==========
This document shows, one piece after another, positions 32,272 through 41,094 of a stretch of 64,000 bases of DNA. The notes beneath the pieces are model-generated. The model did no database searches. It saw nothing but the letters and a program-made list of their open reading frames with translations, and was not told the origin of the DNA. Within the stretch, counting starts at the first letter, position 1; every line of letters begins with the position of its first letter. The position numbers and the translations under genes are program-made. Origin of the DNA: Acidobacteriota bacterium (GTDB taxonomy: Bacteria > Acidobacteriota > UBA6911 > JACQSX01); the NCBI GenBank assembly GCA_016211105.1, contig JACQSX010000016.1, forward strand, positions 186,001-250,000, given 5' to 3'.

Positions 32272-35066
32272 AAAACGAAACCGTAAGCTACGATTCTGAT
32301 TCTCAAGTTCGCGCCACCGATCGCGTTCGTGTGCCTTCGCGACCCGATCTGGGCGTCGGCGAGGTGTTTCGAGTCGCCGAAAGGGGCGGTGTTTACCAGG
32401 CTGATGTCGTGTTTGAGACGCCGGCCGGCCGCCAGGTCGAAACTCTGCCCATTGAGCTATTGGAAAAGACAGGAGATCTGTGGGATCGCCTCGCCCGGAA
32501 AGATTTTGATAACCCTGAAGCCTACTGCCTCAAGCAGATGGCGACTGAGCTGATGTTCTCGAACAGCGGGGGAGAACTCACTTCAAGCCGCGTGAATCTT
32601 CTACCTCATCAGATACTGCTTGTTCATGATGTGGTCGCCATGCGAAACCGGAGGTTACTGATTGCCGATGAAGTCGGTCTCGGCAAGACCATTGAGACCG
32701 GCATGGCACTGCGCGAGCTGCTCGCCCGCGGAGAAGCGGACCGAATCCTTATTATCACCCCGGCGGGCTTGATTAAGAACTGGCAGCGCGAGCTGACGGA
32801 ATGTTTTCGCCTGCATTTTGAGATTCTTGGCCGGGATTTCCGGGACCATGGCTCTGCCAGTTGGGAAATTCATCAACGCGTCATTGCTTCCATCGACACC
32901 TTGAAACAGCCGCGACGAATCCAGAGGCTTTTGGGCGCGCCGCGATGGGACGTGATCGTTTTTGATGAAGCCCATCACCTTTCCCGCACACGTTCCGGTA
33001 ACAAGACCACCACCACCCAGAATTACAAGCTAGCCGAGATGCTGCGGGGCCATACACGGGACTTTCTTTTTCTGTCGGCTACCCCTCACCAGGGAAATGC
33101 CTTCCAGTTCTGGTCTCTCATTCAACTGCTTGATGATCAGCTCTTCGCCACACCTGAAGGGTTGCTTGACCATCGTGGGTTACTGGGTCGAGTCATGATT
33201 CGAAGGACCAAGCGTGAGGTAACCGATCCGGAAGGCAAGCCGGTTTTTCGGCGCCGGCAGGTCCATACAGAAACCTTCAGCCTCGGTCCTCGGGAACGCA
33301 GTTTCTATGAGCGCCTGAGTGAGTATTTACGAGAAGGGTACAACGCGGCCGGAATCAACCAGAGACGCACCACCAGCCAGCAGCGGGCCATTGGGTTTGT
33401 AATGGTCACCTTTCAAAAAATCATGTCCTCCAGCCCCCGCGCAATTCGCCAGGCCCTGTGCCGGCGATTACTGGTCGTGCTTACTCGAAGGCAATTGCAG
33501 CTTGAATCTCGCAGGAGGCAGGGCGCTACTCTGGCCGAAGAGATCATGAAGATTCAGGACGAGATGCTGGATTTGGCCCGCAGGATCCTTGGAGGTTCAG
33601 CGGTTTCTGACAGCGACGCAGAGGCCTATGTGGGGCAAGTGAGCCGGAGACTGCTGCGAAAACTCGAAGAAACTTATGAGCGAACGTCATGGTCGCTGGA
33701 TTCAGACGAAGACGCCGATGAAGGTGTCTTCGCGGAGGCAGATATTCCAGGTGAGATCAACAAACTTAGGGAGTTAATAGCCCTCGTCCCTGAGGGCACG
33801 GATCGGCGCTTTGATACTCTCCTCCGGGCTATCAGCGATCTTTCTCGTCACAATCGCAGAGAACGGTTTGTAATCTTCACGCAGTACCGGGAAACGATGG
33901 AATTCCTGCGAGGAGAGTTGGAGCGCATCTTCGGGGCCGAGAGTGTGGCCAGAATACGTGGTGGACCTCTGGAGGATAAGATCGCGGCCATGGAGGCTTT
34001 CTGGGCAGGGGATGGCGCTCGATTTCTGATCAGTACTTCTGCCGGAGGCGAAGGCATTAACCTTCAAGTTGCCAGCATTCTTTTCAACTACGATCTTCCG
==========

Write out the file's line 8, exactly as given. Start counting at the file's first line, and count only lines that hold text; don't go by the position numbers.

32701 GCATGGCACTGCGCGAGCTGCTCGCCCGCGGAGAAGCGGACCGAATCCTTATTATCACCCCGGCGGGCTTGATTAAGAACTGGCAGCGCGAGCTGACGGA